Last week brought to light a story based on true events of the Granite Mountain Hotshots, their brotherhood, their glory, their passion, and their dedication in Only the Brave. These aren’t heroes that hail from Asgard, or Wakanda, but from Prescott, Arizona, and they deserve your attention all the same. Twenty Granite Mountain firefighters went to battle an unruly wildfire that threatened devastation to the town of Yarnell, but only one returned to Prescott. Brendan McDonough was the lone survivor of the Yarnell Hill tragedy, and is played with great care in the film by Miles Teller.
The film is based on the GQ article titled, “No Exit”. Pat McCarty left his position with the Granite Mountain Hotshots only a short time prior to the tragedy, and serves with McDonough as a consultant on the film. Screen Rant had the honor of sitting with both Brendan and Pat to speak about their reaction to the performances, and policy changes regarding the operations of wildlife firefighting.
SR: So you guys saw the movie last night at the LA Premiere. Which cast member’s performance stood out to you the most? Which is more like one of your brothers?
Brendan McDonough: That’s such a tough question. I think we’d be doing them a disservice because they did such a phenomenal job every single one of them went into such great depths to understand how their character walked, talked, acted emotionally. They all did such a phenomenal job at showing who our brothers were, and what the wildland fire community is really about, and diving into that hotshot community, and just portraying them in such an amazing way.
SR: And how do you feel about Miles’ performance, cause you’re right there.
Brendan McDonough: Yeah I think he did a phenomenal job. I was very surprised you know. I was just blown away the depth that he went to and the questions that we would ask and the conversations we had to where this one line would be a few hour conversation with me and him of what was going on that day, what was my life like. It just really stood out. It just really carried on through Josh, and James, and Jennifer, and so many of the other actors. Just that authenticity that they wanted to portray. You see it within the director as well. You know just from the top down it was just very powerful.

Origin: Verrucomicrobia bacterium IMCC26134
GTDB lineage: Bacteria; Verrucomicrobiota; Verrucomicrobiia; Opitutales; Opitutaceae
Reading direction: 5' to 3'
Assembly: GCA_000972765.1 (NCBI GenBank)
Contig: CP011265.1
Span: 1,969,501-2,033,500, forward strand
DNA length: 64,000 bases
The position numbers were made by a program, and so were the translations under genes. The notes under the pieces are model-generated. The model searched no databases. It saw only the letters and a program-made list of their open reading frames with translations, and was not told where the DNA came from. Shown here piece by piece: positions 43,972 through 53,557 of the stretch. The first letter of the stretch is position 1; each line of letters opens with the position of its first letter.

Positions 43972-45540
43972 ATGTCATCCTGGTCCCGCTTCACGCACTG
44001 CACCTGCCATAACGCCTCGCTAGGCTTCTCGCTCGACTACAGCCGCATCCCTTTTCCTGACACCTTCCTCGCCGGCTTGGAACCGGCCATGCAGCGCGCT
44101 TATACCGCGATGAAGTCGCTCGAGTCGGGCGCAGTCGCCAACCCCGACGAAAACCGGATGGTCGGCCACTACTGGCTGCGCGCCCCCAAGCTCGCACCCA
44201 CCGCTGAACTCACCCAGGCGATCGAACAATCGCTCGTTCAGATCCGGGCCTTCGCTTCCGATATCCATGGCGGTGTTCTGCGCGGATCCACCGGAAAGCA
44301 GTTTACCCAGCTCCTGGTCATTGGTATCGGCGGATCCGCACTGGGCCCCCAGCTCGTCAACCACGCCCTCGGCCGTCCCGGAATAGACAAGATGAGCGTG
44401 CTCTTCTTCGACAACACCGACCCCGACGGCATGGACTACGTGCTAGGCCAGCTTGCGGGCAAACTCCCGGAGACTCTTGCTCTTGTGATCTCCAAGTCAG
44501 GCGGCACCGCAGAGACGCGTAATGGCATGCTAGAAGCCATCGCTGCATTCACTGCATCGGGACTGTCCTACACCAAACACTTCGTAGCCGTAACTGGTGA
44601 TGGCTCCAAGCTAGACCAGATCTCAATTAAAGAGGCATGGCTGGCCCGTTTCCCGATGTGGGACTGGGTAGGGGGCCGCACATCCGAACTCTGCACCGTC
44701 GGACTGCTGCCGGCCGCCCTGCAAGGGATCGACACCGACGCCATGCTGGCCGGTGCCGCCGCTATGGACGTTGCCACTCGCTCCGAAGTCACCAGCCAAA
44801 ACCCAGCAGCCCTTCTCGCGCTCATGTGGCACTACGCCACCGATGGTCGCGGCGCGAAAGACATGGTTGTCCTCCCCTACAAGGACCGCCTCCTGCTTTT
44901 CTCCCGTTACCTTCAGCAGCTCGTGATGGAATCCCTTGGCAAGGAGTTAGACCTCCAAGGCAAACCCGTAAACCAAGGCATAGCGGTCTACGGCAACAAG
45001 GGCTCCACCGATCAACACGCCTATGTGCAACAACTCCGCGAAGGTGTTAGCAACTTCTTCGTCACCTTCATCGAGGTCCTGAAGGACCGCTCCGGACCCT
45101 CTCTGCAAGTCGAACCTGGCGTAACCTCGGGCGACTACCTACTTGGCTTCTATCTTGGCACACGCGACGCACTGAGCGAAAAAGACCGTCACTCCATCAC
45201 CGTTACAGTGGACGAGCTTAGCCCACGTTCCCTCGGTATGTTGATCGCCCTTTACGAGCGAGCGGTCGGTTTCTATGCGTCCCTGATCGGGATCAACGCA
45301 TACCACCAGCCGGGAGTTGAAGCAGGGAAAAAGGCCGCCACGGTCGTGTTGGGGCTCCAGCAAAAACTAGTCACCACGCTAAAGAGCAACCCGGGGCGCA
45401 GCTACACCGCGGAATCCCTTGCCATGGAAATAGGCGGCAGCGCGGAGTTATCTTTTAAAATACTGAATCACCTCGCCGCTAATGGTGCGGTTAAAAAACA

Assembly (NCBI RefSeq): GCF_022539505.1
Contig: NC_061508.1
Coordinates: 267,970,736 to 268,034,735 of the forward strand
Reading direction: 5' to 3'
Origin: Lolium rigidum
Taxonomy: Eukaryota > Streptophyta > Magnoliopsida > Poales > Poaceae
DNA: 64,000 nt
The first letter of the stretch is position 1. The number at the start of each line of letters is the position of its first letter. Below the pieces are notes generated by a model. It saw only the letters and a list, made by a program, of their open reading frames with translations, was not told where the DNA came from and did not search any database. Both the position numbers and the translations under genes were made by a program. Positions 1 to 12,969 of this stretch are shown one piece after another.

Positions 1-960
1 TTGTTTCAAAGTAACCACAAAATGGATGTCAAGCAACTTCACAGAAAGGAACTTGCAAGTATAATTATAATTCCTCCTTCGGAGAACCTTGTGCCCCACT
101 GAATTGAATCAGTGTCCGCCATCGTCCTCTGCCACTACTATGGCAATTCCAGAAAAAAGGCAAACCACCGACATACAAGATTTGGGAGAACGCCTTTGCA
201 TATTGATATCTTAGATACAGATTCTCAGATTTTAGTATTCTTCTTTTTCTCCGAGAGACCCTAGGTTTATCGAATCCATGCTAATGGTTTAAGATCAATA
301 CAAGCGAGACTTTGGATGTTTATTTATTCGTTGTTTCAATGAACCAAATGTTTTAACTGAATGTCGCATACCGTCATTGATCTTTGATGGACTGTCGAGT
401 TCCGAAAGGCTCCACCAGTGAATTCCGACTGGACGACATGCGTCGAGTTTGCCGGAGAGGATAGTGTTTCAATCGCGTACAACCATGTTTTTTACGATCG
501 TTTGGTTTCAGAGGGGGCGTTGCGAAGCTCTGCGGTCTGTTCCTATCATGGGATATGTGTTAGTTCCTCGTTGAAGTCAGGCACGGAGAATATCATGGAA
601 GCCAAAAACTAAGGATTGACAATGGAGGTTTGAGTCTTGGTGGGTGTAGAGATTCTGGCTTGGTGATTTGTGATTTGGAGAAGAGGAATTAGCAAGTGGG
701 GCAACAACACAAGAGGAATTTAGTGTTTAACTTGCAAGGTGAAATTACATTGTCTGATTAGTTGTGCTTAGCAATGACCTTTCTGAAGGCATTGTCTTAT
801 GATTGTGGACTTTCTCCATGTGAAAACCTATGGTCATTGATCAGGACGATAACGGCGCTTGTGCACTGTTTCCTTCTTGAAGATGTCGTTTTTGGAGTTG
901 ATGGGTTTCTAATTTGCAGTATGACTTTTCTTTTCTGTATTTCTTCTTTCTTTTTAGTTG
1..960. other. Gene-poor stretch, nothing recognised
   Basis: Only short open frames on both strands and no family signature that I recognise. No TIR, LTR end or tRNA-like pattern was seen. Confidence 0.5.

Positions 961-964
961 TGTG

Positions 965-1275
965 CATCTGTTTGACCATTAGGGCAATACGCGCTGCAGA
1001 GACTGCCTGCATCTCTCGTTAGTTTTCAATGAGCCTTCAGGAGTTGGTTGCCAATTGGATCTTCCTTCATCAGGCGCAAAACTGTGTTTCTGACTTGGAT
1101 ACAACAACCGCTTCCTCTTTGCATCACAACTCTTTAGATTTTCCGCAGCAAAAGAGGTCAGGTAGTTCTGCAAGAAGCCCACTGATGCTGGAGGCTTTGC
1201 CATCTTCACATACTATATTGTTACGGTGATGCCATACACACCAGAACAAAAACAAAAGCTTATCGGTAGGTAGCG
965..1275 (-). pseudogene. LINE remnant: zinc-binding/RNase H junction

SR: I read an article that you guys never worried about not making it home. What brings that kind of feeling? Are you comfortable?
Pat McCarty: I think it’s just one of those things that you don’t dwell on because if you’re dwelling on that you’re gonna have a really hard time doing your job. The thought’s there in the back of your mind. But it’s not something that you want to think about right before you get out of the truck.
SR: So unfortunately it always takes a major tragedy like what happened in Yarnell to constitute policy changes. I know that they were thinking about policies to change there. What policy would you like to see change?
Brendan McDonough: I think that we’re seeing great changes already. I think it’s just a matter of time. We’re seeing some great things come about from NASA. We just had, a few months ago, talks about some different technologies. They’re implemented this. It’s just finding the best way for firefighters to use it, and we’re out there. We carry a lot of weight, but we also don’t want to hinder that work efficiency that we have, and so they’re putting a lot of things in the field right now, and they’re testing it so I believe there’s come a lot of change from this tragedy. It just takes time to implement that on such a large scale. We see it in technology. It takes awhile, and they’re doing it. It’s just the process that they do it in will continue to grow as technology grows and this film sheds light on that. It sheds light on how as firefighters we do so much with so little and so much that can go so far. It’s just such a tribute to them, and to the other wildland firefighters that are out there right now.
SR: With the release of the book and now the release of the movie do you consider this a chapter close and you starting a new one, or are you just getting started?
Brendan McDonough: I feel like this whole process we turn pages as you would say every day in our life, and sometimes we go back on a few, jump forward in a few and this film just shows progression and my life and how my brothers impacted me so much. It has just given me so much and the opportunity to be the dad I am today. This film has breathed life back into their stories, and has brought such great honor to the families, and the loved ones, the community. And so we just continue to carry on their legacy, and lean on each other as we always have.
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